University of AZ researchers launch the Great Arizona Tick Check
By Rosemary Brandt, University of Arizona
Think about ticks and what comes to mind? Perhaps red bull’s-eyes, Lyme disease and the eastern United States.
But Arizona is home to a lesser-known tick-borne disease – Rocky Mountain spotted fever. It’s the deadliest tick-borne disease in the world, and as cases are on the rise in much of the Southwest, researchers are issuing a unique call to the public: Send us your ticks.
The Great Arizona Tick Check will help researchers at the University of Arizona build the first-ever database of tick distribution and correlated disease in Arizona.
Fueled by a nearly $1 million grant from the Centers for Disease Control and Prevention, the effort is a collaboration between UArizona Cooperative Extension, the Mel and Enid Zuckerman College of Public Health and the Arizona Department of Health Services.
Creating a map of which ticks are where
“The central tick identification and pathogen testing program is an effort to create a much-needed map of what tick species are where in the state,” said Kathleen Walker, who will lead pathology and genetic testing of ticks received from the public through her role as an extension specialist in the College of Agriculture and Life Sciences’ Department of Entomology.
“The Arizona Department of Health Services will then be able to have information on their website and in their records to help inform public health efforts around the state.”
“This is what we call community-based participatory surveillance. Because going and sampling all across the state is impossible, this allows us to get ticks from a much broader area and engage people in science,” said Kacey Ernst, an epidemiologist in the Zuckerman College of Public Health and a partner on the project.
“People will be asked to send us ticks if they find them on themselves, pets or their surrounding environment. They will also get educational information about ticks and the diseases they carry.”
Tracking vector-borne diseases like Rocky Mountain spotted fever can be a challenge. There’s tremendous diversity in habitats in Arizona, and ticks – as well as the diseases they carry – are changing very rapidly in North America, Walker said. This is due to several factors, including environmental change, as well as the transportation of infested animals across state borders.
“We do know that the vector for Lyme disease and the pathogen was found in northwestern Arizona 30 years ago, but no one’s gone back since,” Walker said. “Has it moved? Has it spread? Is it gone? We don’t know. If there are new disease risks that weren’t there before, or if there are old disease risks that people forgot about – that’s kind of what we want to map out in the end.”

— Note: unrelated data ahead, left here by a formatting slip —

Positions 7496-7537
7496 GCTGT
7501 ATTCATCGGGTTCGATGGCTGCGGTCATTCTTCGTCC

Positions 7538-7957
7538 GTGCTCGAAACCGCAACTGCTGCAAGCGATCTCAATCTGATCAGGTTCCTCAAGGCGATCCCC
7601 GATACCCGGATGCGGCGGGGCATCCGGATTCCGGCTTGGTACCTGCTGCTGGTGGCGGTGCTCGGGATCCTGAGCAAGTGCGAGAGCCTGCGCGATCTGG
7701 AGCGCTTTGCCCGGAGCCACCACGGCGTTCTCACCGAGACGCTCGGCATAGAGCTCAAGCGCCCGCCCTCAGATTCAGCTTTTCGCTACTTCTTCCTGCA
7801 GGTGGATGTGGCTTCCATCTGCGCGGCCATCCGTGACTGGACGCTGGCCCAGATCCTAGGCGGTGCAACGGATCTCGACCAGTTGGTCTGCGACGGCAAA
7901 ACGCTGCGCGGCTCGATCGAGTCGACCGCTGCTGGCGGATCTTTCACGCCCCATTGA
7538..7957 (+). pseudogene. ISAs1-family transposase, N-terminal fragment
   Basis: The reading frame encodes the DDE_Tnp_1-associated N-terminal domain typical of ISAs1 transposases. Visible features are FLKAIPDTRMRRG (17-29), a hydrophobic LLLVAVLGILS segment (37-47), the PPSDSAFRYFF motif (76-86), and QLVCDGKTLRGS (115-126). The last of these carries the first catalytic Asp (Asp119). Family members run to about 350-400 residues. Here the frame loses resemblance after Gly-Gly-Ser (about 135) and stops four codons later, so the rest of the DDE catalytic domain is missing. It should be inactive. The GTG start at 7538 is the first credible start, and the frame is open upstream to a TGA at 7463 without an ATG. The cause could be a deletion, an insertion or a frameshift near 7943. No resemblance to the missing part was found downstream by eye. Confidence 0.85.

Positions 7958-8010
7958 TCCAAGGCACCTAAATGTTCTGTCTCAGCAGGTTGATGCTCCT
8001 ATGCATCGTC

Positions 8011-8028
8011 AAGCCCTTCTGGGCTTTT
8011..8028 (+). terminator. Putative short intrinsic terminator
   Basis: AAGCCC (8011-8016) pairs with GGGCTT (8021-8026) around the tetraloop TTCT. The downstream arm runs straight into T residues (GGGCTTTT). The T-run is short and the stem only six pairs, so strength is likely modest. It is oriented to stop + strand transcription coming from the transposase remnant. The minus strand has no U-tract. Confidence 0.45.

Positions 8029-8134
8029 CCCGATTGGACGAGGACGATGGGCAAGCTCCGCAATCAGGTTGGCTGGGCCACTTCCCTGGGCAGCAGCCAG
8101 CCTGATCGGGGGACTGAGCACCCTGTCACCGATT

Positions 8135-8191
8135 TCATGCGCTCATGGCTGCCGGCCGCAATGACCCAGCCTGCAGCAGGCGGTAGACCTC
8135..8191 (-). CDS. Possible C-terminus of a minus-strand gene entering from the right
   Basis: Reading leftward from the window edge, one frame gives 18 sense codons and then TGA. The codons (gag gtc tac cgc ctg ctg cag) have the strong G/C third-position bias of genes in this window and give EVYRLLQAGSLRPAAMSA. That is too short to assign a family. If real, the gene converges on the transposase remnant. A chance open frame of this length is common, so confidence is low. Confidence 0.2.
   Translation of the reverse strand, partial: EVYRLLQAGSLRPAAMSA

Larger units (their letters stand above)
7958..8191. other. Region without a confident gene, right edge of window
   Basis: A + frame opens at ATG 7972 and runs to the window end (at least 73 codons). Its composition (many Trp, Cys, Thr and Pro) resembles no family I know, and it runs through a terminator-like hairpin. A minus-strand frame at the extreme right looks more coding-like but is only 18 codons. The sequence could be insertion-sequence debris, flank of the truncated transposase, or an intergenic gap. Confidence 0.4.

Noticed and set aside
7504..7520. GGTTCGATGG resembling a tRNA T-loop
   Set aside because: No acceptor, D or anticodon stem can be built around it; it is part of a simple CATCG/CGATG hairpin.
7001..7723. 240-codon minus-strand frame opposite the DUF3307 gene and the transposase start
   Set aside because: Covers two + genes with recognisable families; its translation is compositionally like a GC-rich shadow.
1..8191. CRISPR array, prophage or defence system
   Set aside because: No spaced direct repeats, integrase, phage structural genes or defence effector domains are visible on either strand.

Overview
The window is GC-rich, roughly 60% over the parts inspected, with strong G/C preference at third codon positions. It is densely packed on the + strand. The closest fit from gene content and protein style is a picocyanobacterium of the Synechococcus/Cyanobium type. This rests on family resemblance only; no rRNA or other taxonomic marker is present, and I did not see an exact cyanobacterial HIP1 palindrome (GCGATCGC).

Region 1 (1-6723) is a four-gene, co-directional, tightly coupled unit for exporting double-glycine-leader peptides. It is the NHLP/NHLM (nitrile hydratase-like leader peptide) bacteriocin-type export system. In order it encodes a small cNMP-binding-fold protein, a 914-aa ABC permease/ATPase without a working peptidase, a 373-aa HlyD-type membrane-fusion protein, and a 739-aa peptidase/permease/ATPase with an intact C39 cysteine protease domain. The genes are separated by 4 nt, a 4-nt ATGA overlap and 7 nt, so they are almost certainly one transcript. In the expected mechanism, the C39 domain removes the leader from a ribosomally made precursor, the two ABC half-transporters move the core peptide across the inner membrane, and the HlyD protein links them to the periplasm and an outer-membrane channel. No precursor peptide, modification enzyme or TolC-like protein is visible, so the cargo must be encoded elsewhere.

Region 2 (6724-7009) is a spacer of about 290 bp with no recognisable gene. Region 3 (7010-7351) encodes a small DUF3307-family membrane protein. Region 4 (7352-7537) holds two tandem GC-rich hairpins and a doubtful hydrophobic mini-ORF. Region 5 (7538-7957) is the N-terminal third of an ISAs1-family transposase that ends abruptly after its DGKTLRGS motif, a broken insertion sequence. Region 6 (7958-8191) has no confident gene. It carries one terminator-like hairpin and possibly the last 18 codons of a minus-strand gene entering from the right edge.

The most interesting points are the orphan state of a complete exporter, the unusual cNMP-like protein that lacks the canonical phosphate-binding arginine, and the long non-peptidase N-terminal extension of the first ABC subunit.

Deadly but treatable
Rocky Mountain spotted fever is a deadly but treatable bacterial disease spread through the bite of infected ticks. In Arizona, the primary vector is the brown dog tick. While dogs themselves cannot spread the disease, the ticks they carry can.
“We know that we have the brown dog tick, and we know that it carries Rocky Mountain spotted fever in Arizona,” Walker said. “But what we don’t know is the extent of this problem.”
Between 4,000 and 6,000 cases of spotted fever, including Rocky Mountain spotted fever, are reported in the United States each year, according to the CDC. Symptoms are often nonspecific, including fever, headache, nausea, muscle pain or rash.
“If you get antibiotics within five to seven days, you’re fine. But it has a much greater potential for fatality than Lyme disease,” Walker said. “If you find a tick that has bitten into you or a member of your family, don’t panic. Simply remove it, clean the site, put the tick on a piece of tape or in a small container, and send it to me.”
The Great Arizona Tick Check will help researchers gather important information on tick distribution and potential disease and is not meant to provide medical diagnosis.
“People who’ve contributed ticks to the program shouldn’t wait to hear back from our lab before seeking medical attention if they develop fever or rash after a tick bite,” Walker said.
Knowledge is power
Once the program is fully up and running, the research team hopes to inform particular counties and rural areas around the state if Rocky Mountain spotted fever is present or potentially prevalent in a community.
“The more people that participate, the more likely we will be able to provide good data and information back to the public,” Ernst said. “Our hope is to understand the distribution of the tick species and what pathogens they may harbor.”
Information on how to safely remove a tick and how to send it to the researcher team can be found on the Arizona Tick Check website.
SOURCE OF PRESS RELEASE: University of Arizona